Not too many folks take a look at the flooring in their home or business and wonder how it all started. A very interesting chain of events got the ball rolling.
Silver State Flooring Restoration would like to relate the evolution of stone materials used in flooring.
Dirt Floors? In the beginning of flooring materials used in interior construction, it consisted of the ground itself! The ground was often cleared and leveled off before the structure was built up around it. In some of the more primitive days, hay or straw was used to soften the floor’s surface, and to keep it insulated for warmth in the cold winter months. Cured animal skins were also draped over the earth to provide some level of padding and insulation. Some ancient families would drop trash and refuse directly on the floor, and then walk over it to compress it down into a solid surface coating.
Hard as Concrete Animal Waste Flooring? In agricultural and rural areas, homes were often shared with livestock. When the animals would wander into the lived in areas, they would sometimes leave waste, which would then also be walked over and compressed down into the floor. The result was a surface that was as hard as concrete. There were number of different ways they would utilize the animal waste in methods to ensure that the floor would set better, or in a more pleasant way. One method included using animal blood, most often taken from a slaughtered pig, to sprinkle over these tramped refuse surfaces in order to harden them faster. Mint was also used in many European floor surface mixes as a deodorizing agent, to help neutralize the smell of urine and feces.
Early North American Flooring. Early society in North America would often pour large amounts of sand down across the ground of their structures and then they would level and smooth it out. Over time this sand would collect waste and refuse, and would turn mucky, much like a giant litter box. Once the flooring became hardened, it could be swept clean and then replaced with a fresh coat of sand, constructing a warm, comfortable, better sanitized ancient floor covering.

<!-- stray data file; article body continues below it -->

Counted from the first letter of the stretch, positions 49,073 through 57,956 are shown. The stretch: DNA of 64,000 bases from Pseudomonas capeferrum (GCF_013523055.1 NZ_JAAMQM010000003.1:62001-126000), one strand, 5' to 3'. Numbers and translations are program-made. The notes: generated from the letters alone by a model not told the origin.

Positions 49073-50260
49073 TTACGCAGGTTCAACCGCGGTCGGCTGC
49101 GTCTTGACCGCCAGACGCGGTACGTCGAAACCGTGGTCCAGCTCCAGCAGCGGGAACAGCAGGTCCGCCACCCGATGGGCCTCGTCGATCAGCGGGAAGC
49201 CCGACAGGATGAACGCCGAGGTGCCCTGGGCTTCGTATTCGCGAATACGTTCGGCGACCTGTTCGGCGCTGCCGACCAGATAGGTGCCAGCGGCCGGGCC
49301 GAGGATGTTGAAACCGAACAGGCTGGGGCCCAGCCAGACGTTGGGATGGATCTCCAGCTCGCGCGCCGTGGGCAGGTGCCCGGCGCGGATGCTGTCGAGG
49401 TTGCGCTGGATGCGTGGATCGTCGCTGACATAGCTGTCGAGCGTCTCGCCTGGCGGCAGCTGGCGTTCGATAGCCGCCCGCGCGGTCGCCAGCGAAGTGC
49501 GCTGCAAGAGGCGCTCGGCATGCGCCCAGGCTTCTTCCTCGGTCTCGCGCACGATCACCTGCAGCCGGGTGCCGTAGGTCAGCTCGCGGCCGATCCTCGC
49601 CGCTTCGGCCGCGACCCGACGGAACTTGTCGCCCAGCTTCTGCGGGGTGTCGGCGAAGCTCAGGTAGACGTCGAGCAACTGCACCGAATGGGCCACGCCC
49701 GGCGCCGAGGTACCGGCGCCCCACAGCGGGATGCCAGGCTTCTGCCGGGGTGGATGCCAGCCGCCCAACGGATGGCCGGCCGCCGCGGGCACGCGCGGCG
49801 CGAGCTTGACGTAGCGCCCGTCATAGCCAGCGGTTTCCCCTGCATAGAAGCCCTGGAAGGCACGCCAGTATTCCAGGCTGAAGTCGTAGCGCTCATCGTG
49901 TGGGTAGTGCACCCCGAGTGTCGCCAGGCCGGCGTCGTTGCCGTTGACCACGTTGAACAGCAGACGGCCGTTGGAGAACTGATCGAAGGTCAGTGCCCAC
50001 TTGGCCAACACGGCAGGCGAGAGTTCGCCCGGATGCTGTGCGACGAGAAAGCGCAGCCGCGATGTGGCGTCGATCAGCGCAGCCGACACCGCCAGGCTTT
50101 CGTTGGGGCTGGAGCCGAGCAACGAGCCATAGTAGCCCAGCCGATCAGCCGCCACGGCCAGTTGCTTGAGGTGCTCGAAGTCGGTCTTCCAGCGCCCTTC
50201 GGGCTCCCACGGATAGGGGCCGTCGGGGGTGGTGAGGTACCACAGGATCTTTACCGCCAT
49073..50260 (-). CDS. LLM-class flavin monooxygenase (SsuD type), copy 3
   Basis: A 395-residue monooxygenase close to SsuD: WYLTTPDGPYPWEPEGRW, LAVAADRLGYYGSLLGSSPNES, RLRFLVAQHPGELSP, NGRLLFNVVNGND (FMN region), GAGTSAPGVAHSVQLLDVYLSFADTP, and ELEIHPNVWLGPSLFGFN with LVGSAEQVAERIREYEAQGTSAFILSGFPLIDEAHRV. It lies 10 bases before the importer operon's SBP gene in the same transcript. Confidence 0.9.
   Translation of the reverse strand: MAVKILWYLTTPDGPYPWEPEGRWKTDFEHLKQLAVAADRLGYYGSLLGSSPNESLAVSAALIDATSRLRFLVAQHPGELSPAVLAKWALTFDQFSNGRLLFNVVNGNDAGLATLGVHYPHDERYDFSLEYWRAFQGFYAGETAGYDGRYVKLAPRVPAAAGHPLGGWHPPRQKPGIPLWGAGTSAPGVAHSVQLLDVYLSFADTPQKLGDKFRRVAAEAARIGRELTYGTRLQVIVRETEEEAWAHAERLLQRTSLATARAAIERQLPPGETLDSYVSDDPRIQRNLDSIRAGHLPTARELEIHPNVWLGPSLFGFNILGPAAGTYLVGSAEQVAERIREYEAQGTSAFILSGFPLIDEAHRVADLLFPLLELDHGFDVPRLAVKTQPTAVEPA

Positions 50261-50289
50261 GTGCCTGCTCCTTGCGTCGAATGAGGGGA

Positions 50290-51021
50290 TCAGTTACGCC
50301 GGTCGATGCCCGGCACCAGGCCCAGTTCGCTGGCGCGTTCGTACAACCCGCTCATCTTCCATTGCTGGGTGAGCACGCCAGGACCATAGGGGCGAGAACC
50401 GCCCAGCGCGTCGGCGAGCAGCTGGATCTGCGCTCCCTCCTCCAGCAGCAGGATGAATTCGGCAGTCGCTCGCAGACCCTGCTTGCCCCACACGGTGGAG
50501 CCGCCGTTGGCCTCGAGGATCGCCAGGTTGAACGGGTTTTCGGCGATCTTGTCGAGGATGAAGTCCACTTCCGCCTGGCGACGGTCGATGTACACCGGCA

Sunflower & Peanut Shell Floors? Another method commonly used in this area was to spread peanut and sunflower seed shells across the floor. As they were walked upon the oil would coat the peoples feet and then smooth out across the dirt floor, hardening its surface while making it more compact, stable, and free of dust.
The History of Natural Stone Flooring Options
Stone Flooring in Ancient Egypt – Over 5000 years ago, ancient Egypt was the first to use stone surfaces in their construction of building and monuments, using large bricks of mountain cut material. The pyramids at Giza have some of the oldest, still existing, natural stone flooring in the world; proving the long term resilience of these surface coverings.
Ancient Greek Floor Mosaics – The method of using stone in flooring continued to grow. Experts have evidence that the Greeks were producing pebble mosaic floors as early as 3000 years ago. They did so by placing hundreds of small, rounded stones into a mortar bed in order to form an image. After some time, they traded pebbles for flat pieces of colorful stone tile. There are other instances of natural stone materials being used across the ancient world. The Greeks lusted for marble as a flooring material for its translucent abilities which made the lighter versions of marble stone seem to glow and shine in the sunlight.
Turkish Marble Floor Tiles – The royal families of the Carthaginian Empire also treasured their special Turkish marble that they built all of their palaces as a sign of prestige and elegance.